"When they were trying to recruit me, they flattered me in many ways, made me feel needed by humanity, etc. But once I was in, it was like day into night, with a ceaseless round of abuse 24/7."


Posting by "Anonymous" on FactNet's ex-LaRouche message board, Wed., July 21, 2004, 11:54 PM

Reply to a father whose son has joined the LaRouche Youth Movement:

Mr. Baker,

Thank you for the updates regarding your son: they help those of us who post here see we're not just gassing but can help others profit from our bitter experience.

Without giving too many details as I do not wish my identity to be known by the vindictive LaRouchites: my experience dates from long ago, but from what I read, things have changed little. When I was a full-time "organizer" I hated every single second of it. Say there are ten people in a local who are full-time "organizers," i.e. those available to be "deployed" in "squads." (N.B. the paramilitary lingo.) The night before the "deployment" the five squads of two each will be determined and you will know who to meet the next morning, usually by 8 AM at the latest.

The squads are grouped in twos; the assinine signs, the ratty cardtable, the (stolen) milkcrates replete with "literature" all are jammed into the unwashed rental car. By 9 AM you're at the site and spend the next eight hours hawking literature and subscriptions, lying to people to manipulate them into doing what you want.

At noon, the squad leader calls into the "office" to report on how the deployment is going. Each deployment, by the way, has a target number attached indicating how much money should be raised. It is also expected that contacts be made at each deployment, i.e. people who can be harassed to death by phone from the "boiler room" in the "office" for money. If the quality of contacts is poor, or an "organizer" supplies contact names with too many wrong numbers, that is cause too for chastisement. If one or the other members are not pulling their weight, they'll get a little talking to from the guy in the "office" by phone to help them get out of their "(ego) state."

And that's all it is, standing around a card table, in all kinds of weather, for at least eight hours per day for at least six if not seven (during "mobilizations") days per week. Then you'll be redeployed to another site for the evening or, better yet, be assigned a neighborhood to go to in order to do a "walking tour" which lasts until 8 or 9 PM, depending on how much money is raised. Needless to say, on $40 a week, cash is quietly pilfered from the deployment so that people can EAT.

At the end of the day people filter back into the office with their love offerings, and often a mandatory briefing will be inflicted on members until 11 PM. The so-called "briefing" is usually a ritual of public abuse by the "leadership" as they rove around the room lighting into one member after another on the basis of their alleged weaknesses. At this time of day, no one has the energy to resist.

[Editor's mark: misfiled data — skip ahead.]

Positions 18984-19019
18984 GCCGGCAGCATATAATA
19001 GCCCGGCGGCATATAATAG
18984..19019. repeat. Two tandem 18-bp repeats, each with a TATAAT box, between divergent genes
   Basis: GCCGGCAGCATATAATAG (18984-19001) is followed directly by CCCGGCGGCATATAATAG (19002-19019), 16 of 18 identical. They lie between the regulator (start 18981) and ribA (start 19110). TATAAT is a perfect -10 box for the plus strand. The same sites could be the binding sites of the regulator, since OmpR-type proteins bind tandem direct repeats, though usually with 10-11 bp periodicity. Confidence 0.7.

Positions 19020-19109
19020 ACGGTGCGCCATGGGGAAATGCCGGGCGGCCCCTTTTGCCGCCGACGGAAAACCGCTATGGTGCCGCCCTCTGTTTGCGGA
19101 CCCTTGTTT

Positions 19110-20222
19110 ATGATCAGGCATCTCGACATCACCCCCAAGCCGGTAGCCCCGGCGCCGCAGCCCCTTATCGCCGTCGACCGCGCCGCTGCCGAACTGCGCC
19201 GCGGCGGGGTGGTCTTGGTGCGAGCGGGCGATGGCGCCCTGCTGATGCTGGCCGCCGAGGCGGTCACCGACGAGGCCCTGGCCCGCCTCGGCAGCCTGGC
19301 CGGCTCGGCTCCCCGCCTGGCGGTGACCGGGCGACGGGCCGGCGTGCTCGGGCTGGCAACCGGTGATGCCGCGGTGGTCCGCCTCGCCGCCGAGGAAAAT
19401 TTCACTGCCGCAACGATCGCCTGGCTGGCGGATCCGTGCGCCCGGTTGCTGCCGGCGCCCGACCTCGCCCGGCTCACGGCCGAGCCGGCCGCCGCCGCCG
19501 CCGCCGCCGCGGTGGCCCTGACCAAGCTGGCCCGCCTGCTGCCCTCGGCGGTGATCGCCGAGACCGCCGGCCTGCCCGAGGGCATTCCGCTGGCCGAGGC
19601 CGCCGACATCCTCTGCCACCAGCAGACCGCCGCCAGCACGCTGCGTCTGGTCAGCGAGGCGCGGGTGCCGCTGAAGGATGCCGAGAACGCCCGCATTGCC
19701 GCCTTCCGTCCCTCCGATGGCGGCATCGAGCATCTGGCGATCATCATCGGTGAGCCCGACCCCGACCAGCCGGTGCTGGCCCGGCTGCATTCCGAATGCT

It is after a few weeks or months of this that an intelligent person begins to wonder what happened to all those beautiful ideas I joined to promote? There is not even time to read the literature you are hawking, let alone have a moment for quiet reflection, to date outside the organization (which I did in defiance of the local leadership), to read a newspaper. When I had first joined it was the custom to give one night off a week plus Sunday, but for the last few years it was seven days a week with no pretense of providing time to foster the intellectual development of the membership.

I especially hated the walking tours because I was forcibly confronted door after door with people living normal, healthy, productive lives whereas I was advocating stuff I knew in my heart was nuts. Life in the National Caucus of Labor Committees is brutal, not only to the mind and body, but especially to the spirit.

If there is only one thing I could say to Baker, Jr., it would be this: ignore the "ideas" and watch the behavior of these people. Why do these people vilify your Mom and Dad? Compare your parents' love for you with these people. When they were trying to recruit me, they flattered me in many ways, made me feel needed by humanity, etc. But once I was in, it was like day into night, with a ceaseless round of abuse 24/7.

Also, Baker, Jr., if you want the feel of life inside the organization, I suggest two books which you can read in either order:

  • Animal Farm by George Orwell;

  • Darkness at Noon by Arthur Koestler.

    The opening scene of Dreiser's American Tragedy, I vaguely recall, describes the sense of being a street corner preacher with which I identified when I read it. Standing out in public twelve hours a day, making an absolute ass of yourself for a millionaire who doesn't care enough about you to pay you a living wage makes one feel acutely lonely and cut off from humanity.

    Make something of your life: don't throw it away on these vampires.

    Good luck.